How Corporations Apply Fair Use

Yes, there are those that are still crying and lamenting the Cariou v. Prince fair use decision. For those who see the bigger picture, there’s a little article over at Frieze that delves into the aesthetics of corporate advertisements. Thinking about how television commercials borrow ideas from contemporary artists (see the Apple-Marclay example here), Christopher Bedford, Curator of Exhibitions at the Wexner Center for the Arts, does art a great service to intellectual property and art by not conflating inspiration with appropriation or, better yet, bastardizing copyright law.

More importantly, Bedford highlights what many “free culture” lobbyists miss: that if blatant copying without transformation is allowed, it would not only be artists who would profit from this system. Corporations would be free to use artists’ works without consent for the sole purpose of marketing goods and services. One can see it now, Felix Gonzalez-Torres’ candy pieces by Pfizer; Robert Smithson’s Spiral Jetty by Monsanto; and Mary Kelly’s Post-Partum Document by Viagra. Where are the “free culture” lobbyists now?

Bedford’s use of tired critical theory aside, his conclusion does bring to mind the current art world hypocrisy vis-a-vis Richard Prince’s blatant theft of Patrick Cariou’s photographs:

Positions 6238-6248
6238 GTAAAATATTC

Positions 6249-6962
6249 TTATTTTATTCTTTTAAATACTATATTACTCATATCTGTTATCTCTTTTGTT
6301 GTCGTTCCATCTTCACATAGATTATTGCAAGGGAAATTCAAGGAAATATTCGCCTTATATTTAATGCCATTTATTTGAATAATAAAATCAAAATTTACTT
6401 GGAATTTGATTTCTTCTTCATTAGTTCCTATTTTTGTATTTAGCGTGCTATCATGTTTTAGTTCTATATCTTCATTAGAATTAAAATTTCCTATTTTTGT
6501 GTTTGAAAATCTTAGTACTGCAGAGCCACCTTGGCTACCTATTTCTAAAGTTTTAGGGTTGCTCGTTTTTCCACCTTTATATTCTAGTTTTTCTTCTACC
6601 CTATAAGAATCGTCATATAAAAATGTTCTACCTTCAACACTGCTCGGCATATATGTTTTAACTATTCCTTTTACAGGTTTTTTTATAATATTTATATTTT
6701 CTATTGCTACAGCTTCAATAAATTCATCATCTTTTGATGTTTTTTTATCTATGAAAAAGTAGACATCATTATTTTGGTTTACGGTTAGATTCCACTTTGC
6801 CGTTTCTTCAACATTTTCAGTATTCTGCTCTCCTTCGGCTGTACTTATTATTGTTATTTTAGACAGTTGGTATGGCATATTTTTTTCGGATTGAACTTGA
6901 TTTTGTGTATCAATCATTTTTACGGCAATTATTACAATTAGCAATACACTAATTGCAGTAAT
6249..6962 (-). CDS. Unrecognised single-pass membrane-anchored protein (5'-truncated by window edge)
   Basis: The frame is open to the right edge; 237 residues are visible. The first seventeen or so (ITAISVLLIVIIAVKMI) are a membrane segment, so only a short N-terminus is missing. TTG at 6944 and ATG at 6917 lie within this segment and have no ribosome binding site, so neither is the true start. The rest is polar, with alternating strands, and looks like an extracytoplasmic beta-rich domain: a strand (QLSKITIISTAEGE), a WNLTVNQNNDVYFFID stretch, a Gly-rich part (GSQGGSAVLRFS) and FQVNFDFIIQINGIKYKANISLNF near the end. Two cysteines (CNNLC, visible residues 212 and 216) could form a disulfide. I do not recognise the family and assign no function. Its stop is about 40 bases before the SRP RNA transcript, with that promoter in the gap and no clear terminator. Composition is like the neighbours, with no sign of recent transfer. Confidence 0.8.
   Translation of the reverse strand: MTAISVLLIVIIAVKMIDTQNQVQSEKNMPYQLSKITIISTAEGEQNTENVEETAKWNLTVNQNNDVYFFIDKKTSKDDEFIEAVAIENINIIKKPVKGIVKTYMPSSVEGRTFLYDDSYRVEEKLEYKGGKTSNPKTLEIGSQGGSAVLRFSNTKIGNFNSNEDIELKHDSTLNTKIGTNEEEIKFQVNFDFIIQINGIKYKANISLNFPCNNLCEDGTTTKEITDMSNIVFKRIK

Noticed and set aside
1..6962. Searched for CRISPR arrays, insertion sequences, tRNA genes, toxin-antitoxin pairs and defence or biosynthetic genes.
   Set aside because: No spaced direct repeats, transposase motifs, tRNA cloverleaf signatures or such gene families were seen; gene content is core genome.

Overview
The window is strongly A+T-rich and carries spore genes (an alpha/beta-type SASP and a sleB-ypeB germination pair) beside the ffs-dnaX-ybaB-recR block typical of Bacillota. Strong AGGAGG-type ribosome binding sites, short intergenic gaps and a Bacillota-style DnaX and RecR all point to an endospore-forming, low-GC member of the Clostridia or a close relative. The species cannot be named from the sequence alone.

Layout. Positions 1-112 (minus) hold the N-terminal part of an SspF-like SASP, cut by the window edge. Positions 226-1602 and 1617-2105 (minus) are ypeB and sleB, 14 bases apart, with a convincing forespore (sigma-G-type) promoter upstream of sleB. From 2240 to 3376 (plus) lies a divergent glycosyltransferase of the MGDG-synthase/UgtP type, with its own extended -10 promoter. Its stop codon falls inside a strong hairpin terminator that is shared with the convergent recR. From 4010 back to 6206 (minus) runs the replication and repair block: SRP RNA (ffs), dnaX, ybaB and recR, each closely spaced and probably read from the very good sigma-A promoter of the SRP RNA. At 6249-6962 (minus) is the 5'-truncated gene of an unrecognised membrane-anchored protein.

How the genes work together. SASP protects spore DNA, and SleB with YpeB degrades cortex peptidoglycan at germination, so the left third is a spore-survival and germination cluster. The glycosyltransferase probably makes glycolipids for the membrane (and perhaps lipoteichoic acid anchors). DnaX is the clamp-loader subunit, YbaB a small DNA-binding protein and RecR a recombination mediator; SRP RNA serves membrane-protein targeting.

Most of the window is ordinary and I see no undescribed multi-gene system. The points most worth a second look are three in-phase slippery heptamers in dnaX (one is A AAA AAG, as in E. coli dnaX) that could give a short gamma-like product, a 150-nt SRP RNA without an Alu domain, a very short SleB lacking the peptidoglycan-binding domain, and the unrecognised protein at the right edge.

Perhaps these advertisements feel exploitative and dirty not because they represent bad examples of sculptural abstraction or installation art, but because they demonstrate how easily our system of aesthetic values can be generalized, reduced to a formula, and used.

So, remember,  kids, inspiration is not copying, ideas are not protected by copyright, and appropriation still requires transformation. That simple.

1 comment on this post.
  1. Rob Myers:

    As you point out, corporations “steal ideas” all the time and copyright doesn’t prevent that. Some of the “inspired” works look very much like the original. Spiral Jetty wouldn’t be any problem to be “inspired” by if you’re a corporation.

    The free culture “lobbyists” (sic) are pointing out that the transformative use barrier had better be low enough that artists can critique that kind of mis-use of their work.

    So remember, kids, corporate recreation of work changed just enough to work around copyright law as OK-ed by a team of lawyers isn’t “inspiration”, and defining transformative use by artists as something other than creative re-use and alteration sets a very, very dangerous precedent that is strangely also very, very useful to those same corporations.

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